The Age of Exploration began in the 15th century and continued until about the mid 1700's. This was a time in which European countries began to send people to the newly discovered Americas to claim land, gather resources, spread their ideals, and generally strengthen their empire. England, Spain, and Portugal were the three most influential countries with flags in the new world. England controlled most of modern day North America, while Spain had conquered from Modern day Mexico south. And Portugal ruled one large section of land in South America now known as the country of Brasil. However, when the new world was discovered the Europeans were not the first inhabitants. Before even the first voyage to the new world there were inhabitants living throughout the Americas. Nomadic people lived in the north while fairly advanced civilizations of people lived all across what would come be known as Latin America, and unfortunate the merging of the two cultures was not a peaceful process. When they Europeans came their weaponry dominated that of the natives, however it was not their gunpowder or metal weapons that inflicted the most damage; disease brought by the Europeans ravished the native population, decreasing it to only a fraction of what it once was. And with the natives being defeated, they were forced to accept the culture and tradition of the Europeans as their own.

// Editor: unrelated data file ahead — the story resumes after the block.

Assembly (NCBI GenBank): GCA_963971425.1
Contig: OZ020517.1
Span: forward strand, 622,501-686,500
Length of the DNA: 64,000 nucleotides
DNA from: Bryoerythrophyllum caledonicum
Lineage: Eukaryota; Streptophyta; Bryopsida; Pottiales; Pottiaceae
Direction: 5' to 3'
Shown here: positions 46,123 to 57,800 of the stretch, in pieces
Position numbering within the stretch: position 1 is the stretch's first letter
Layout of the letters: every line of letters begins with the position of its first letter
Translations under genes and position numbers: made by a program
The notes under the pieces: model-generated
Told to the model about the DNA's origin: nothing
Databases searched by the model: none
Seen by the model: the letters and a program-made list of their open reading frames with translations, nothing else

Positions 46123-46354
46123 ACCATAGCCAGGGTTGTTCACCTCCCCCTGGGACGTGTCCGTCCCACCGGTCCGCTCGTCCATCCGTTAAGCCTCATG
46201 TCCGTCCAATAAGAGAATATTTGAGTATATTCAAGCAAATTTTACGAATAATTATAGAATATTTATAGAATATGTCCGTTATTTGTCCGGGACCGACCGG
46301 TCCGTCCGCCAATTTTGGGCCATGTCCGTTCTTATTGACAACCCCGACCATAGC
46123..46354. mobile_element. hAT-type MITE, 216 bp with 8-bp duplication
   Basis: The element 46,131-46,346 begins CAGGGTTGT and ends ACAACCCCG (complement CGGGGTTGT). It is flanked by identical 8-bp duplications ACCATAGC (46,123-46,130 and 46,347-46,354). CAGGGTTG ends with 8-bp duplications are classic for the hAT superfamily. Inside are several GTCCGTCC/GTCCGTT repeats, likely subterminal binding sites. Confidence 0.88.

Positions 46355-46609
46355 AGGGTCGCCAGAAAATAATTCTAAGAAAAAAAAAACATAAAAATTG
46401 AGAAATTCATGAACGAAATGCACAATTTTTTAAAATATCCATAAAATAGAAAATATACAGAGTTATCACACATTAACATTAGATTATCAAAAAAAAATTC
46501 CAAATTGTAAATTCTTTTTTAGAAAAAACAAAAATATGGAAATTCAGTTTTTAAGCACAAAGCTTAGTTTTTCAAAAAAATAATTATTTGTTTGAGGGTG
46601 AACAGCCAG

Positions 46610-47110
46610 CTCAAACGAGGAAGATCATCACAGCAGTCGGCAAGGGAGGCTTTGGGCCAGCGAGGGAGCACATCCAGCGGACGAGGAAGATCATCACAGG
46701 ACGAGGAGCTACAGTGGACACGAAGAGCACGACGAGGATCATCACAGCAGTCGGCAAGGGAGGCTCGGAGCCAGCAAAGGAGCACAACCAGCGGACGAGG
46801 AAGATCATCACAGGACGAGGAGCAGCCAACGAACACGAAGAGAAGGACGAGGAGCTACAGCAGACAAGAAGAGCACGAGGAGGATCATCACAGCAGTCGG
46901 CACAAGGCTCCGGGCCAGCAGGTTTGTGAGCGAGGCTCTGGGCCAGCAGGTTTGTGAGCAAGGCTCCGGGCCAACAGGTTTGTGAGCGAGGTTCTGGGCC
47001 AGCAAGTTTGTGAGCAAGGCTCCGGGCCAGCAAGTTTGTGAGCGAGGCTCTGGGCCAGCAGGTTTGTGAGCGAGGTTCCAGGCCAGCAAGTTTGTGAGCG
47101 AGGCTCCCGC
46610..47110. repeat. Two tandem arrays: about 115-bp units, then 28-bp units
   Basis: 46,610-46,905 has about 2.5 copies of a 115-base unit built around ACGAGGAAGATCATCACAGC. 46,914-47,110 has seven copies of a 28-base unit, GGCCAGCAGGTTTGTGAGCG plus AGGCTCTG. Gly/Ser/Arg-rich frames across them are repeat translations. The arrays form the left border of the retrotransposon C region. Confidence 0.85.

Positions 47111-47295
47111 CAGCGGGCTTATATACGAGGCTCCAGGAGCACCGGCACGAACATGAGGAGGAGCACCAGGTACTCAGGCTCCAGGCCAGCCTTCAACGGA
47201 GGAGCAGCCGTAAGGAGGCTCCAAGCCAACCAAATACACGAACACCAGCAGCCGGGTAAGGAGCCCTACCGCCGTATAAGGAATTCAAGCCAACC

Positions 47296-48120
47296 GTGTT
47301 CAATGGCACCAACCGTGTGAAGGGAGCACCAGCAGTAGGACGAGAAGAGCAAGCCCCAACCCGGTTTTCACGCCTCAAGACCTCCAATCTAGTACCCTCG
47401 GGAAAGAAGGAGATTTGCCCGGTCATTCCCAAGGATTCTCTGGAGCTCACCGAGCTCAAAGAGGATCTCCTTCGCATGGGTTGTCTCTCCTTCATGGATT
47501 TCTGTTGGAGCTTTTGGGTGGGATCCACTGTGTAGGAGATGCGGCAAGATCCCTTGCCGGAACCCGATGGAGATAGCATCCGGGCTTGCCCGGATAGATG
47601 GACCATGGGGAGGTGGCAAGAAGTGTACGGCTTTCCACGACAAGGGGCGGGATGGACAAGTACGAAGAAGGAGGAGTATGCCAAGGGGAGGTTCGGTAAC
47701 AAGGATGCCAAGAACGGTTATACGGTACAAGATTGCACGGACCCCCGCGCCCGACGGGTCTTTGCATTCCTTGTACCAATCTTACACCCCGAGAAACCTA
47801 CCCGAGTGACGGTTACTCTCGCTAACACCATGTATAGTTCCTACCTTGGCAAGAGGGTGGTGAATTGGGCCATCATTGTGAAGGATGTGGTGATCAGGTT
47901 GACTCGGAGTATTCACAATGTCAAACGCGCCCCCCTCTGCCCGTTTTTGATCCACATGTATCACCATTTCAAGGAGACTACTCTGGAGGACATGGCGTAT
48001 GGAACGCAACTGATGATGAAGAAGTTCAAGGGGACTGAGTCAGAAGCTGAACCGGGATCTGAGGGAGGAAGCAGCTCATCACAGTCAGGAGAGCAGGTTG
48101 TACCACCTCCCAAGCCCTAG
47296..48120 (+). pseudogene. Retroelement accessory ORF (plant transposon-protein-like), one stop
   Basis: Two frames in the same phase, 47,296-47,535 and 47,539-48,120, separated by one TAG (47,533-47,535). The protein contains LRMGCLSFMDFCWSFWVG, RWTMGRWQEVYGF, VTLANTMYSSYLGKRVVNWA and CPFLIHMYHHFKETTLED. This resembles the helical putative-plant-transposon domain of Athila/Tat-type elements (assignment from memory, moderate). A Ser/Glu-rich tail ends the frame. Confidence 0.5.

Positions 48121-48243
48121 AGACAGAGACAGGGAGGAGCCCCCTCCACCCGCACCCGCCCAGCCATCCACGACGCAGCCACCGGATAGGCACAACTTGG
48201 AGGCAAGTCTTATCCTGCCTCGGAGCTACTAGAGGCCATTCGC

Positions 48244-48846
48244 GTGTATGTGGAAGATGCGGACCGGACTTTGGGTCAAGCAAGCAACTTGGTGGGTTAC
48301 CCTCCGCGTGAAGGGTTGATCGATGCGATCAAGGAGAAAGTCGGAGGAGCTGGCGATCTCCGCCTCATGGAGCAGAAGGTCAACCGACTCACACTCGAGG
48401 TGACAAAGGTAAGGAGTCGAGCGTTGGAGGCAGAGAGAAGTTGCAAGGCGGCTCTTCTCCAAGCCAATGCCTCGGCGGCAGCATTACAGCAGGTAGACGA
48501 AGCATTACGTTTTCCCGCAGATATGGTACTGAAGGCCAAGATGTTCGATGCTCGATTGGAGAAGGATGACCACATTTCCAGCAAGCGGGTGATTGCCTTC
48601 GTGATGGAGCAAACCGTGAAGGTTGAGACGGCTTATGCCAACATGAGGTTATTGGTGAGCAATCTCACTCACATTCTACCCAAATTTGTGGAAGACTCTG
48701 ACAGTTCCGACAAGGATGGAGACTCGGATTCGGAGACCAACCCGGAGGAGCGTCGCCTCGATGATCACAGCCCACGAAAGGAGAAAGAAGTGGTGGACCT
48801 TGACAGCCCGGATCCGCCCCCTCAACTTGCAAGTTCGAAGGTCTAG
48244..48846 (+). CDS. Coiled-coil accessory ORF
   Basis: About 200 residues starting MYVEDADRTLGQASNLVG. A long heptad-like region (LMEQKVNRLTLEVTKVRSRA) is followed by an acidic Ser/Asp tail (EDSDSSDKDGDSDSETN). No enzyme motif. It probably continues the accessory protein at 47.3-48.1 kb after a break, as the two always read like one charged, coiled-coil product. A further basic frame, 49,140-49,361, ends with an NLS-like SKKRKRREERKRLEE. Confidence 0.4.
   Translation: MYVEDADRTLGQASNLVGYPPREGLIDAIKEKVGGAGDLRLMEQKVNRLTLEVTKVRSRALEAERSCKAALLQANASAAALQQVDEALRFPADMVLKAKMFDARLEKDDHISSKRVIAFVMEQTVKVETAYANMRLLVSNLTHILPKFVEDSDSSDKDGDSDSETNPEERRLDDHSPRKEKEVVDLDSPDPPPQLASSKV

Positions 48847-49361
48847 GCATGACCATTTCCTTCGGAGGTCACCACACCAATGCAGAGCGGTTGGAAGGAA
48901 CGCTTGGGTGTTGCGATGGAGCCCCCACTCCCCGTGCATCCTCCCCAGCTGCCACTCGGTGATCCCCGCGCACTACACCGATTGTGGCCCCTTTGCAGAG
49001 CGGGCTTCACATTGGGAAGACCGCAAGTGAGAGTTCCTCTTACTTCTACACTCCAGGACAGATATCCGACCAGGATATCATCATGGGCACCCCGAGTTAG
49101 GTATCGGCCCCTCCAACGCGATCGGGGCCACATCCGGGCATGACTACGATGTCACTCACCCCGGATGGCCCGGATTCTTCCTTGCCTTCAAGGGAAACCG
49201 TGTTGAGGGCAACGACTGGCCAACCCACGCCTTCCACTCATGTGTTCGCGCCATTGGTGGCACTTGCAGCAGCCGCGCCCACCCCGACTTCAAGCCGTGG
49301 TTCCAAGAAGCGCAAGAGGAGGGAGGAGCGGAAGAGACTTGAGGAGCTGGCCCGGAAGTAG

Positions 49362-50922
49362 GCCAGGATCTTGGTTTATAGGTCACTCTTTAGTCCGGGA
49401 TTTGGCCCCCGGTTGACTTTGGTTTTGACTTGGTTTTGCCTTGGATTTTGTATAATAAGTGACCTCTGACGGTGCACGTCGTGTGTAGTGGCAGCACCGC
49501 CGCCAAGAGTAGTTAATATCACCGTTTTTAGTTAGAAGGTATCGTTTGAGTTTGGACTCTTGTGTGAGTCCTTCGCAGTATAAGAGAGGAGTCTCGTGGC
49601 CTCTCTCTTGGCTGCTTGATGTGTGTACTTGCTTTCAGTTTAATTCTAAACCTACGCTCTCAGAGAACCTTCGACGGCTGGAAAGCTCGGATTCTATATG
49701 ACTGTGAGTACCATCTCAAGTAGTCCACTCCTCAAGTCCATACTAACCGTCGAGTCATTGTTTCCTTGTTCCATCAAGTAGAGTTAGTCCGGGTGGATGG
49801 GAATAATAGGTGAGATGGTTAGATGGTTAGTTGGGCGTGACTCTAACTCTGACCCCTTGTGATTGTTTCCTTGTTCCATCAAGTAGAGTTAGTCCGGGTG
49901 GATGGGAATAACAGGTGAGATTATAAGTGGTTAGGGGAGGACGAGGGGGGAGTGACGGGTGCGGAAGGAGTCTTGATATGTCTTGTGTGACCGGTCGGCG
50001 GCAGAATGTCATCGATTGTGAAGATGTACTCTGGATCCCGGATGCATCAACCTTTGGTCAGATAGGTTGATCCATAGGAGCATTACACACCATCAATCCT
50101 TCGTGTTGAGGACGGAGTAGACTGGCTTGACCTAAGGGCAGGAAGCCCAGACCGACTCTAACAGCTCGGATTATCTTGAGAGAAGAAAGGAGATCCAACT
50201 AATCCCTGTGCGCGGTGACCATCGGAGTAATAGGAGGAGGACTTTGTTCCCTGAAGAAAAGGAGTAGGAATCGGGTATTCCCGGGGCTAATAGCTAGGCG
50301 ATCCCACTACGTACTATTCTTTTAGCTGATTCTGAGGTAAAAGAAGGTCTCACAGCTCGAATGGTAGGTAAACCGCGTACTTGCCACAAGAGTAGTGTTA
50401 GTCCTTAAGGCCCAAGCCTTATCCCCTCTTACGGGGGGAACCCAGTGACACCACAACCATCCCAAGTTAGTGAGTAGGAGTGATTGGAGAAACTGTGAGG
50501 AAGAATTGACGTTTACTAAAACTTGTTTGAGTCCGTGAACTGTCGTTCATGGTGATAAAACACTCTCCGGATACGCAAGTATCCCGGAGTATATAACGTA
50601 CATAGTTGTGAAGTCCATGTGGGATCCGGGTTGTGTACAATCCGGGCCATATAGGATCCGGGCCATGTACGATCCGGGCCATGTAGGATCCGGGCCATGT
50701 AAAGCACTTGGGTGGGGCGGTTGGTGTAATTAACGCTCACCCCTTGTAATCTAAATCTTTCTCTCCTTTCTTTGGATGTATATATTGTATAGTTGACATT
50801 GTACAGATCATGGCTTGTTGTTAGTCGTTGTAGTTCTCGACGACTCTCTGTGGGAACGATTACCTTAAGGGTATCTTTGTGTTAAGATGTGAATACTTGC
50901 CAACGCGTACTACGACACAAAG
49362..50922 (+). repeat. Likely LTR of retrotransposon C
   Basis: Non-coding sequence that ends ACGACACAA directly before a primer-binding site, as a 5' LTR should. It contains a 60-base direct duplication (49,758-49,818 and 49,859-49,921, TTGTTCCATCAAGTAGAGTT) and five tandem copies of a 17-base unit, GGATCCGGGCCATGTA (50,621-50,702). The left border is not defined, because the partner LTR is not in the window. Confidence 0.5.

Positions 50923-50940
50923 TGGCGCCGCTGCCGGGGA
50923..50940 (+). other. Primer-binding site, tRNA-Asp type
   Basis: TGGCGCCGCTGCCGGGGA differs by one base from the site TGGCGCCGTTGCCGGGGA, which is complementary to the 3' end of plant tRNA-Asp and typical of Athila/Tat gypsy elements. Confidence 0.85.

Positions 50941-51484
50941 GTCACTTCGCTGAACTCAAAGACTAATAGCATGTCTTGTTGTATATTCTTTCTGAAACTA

The Mughal Empire

The Mughal Empire was a land empire that controlled most of the the Indian subcontinent. The empire was founded in 1526 and wasn't dissolved until 1857. The Mughal Empire was very unique in the since that it was ruled by a people of Islamic faith, despite that the majority of its citizens were Hindu. However, the Islamic leader Akbar actually made the empire tolerant towards all religions and cultures as apposed to forcing his people to convert. This allowed the culture in this area to remain relatively unchanged during the time of Akbar's rule. Thanks to Akbar's policies, not only were people free to practice their religion of choice, but there was also a great deal of cultural change due to the mixing of religious groups. After doing some research I found an article to support my claims from the BBC's website. The quote is as follows; "Akbar believed that all religions should be tolerated, and that a ruler's duty was to treat all believers equally, whatever their belief." Mughal Empire (1500s, 1600s)." This quote shows the level of carry Akbar took to try to keep an equal society, thus maintaining a lot of the culture and way of life.